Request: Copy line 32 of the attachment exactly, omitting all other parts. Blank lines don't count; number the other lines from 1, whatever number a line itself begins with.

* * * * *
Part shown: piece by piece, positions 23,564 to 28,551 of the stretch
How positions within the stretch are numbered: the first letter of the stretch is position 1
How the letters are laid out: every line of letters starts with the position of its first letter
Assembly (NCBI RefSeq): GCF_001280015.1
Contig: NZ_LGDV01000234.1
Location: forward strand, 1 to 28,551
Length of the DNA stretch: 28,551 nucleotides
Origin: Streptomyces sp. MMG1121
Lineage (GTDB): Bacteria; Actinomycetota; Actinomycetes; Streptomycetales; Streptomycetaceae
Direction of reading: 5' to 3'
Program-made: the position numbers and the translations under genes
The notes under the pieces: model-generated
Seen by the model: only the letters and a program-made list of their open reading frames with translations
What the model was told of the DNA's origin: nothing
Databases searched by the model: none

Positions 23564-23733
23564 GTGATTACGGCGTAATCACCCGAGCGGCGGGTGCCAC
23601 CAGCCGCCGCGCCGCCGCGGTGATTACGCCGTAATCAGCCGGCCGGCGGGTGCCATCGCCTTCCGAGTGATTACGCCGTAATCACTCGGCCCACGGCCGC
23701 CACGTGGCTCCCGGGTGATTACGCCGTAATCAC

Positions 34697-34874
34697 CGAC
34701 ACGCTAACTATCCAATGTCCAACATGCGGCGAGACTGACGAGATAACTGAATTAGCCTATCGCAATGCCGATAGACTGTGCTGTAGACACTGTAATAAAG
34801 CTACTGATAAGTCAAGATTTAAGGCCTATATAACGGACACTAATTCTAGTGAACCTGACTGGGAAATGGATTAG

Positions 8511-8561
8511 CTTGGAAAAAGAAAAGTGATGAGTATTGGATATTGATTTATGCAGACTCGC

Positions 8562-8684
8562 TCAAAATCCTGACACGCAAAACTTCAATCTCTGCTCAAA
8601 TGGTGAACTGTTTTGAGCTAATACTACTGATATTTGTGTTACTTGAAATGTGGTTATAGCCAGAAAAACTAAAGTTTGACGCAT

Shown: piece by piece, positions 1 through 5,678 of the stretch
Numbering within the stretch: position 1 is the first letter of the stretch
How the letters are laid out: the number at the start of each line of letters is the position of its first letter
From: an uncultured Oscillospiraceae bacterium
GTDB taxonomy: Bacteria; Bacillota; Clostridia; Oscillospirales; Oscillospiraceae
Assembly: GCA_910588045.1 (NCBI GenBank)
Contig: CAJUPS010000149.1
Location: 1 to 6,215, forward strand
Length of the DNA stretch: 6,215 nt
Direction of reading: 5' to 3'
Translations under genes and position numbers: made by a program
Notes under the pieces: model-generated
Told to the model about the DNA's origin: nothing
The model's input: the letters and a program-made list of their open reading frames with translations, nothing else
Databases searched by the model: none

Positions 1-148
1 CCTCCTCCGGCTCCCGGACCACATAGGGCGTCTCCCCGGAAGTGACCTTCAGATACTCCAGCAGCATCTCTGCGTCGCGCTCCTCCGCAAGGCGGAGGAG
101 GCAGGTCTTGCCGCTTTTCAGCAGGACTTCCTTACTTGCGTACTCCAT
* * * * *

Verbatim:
From: an uncultured Oscillospiraceae bacterium